Even more so than Gen Z, Gen Alpha is growing up in an increasingly digital world, and already proving to be highly proficient in technology. There’s no doubt that Gen Alpha will value organizations that are highly literate in technology, and will look to push the boundaries of what that tech can do.
Each new generation will become increasingly impacted by the effects of climate change, and as Gen Alpha grows up heavily influenced by the eco-awareness of Gen Z, it is safe to assume they may prioritize careers that contribute to social causes that promote sustainability. Gen Alpha may value work that makes a positive difference in the world, and seek organizations that demonstrate a commitment to the health of our planet.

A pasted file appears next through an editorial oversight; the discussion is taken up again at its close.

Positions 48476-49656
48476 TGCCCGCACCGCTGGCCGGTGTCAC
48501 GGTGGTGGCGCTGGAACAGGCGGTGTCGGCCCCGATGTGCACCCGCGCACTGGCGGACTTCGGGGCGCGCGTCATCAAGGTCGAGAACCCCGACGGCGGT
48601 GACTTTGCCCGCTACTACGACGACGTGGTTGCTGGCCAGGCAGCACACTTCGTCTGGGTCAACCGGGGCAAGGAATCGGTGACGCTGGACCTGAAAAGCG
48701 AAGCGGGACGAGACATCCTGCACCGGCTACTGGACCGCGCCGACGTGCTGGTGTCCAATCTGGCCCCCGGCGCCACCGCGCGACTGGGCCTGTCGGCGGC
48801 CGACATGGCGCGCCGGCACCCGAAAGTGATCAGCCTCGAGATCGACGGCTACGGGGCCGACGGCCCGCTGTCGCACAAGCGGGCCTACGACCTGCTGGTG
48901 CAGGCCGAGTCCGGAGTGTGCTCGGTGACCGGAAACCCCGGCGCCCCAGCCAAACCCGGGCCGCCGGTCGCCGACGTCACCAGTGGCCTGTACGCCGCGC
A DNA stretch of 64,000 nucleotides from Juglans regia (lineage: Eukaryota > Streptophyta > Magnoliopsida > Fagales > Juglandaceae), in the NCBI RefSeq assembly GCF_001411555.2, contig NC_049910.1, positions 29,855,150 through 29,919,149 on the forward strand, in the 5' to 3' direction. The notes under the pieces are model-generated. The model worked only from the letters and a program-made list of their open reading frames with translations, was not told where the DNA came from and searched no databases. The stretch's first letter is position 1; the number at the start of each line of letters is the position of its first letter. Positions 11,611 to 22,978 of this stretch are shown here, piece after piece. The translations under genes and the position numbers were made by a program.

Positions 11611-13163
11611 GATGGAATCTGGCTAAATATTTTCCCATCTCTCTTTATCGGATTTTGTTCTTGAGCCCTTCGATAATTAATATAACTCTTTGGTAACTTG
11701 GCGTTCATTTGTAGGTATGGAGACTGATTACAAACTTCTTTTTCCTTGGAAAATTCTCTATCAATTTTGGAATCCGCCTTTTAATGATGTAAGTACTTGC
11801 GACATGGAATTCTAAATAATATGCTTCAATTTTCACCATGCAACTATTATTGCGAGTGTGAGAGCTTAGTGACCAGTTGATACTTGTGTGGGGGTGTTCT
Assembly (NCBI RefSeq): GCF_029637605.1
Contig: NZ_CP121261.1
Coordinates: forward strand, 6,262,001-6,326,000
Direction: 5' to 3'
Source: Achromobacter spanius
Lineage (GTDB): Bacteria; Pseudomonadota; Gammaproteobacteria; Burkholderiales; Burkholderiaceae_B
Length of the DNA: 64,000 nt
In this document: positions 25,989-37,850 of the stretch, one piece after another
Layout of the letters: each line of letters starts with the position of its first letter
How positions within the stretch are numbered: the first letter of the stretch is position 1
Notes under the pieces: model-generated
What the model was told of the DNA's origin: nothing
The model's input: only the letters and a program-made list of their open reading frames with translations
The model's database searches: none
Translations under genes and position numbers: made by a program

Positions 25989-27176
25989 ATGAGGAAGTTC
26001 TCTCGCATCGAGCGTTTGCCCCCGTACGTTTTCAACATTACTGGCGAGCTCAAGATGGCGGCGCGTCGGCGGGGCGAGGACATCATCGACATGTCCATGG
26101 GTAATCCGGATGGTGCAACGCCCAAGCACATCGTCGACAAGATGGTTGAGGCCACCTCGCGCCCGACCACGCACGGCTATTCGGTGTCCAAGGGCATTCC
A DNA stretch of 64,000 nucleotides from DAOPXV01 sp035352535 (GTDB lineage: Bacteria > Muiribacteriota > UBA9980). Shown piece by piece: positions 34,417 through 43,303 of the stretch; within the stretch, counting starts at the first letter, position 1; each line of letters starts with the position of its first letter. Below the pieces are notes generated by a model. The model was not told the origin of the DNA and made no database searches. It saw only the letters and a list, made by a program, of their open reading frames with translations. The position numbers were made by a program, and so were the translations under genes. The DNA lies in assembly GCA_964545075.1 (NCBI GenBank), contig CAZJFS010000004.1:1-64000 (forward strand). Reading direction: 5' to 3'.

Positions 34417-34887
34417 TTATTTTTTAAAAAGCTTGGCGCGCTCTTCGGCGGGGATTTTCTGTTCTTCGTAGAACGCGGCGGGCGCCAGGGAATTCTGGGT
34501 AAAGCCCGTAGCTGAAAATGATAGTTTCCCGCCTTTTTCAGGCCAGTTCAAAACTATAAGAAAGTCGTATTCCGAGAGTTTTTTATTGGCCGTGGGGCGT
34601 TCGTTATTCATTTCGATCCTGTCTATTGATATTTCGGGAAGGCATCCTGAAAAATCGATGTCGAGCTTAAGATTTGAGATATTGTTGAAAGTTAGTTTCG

How To Attract, Engage, And Retain to Work with Gen Z and Gen Alpha
1. Emphasize opportunities for growth
The value of a company can be dependent on multiple factors. Be it the culture, benefits, mission, or opportunity. It’s true that perks are a great attraction for companies who are looking to work with Gen Z and Gen Alpha. Apart from the perks like creative spaces, resting areas, cafes, and gyms at the workplace, when it comes to a more long-term strategy to work with Gen Z and Gen Alpha, consider providing a platform to advance skills and career opportunities for employees. Most Gen Z and Gen Alpha are curious to learn and upskill while on the job, boosting the importance of learning and development (L&D) programs and employee goal setting. Discussing career paths and offering guidance can help employees envision long-term relationships with your company, as well as serve as an internal investment in your workforce that can help drive business outcomes.
2. Focus on flexibility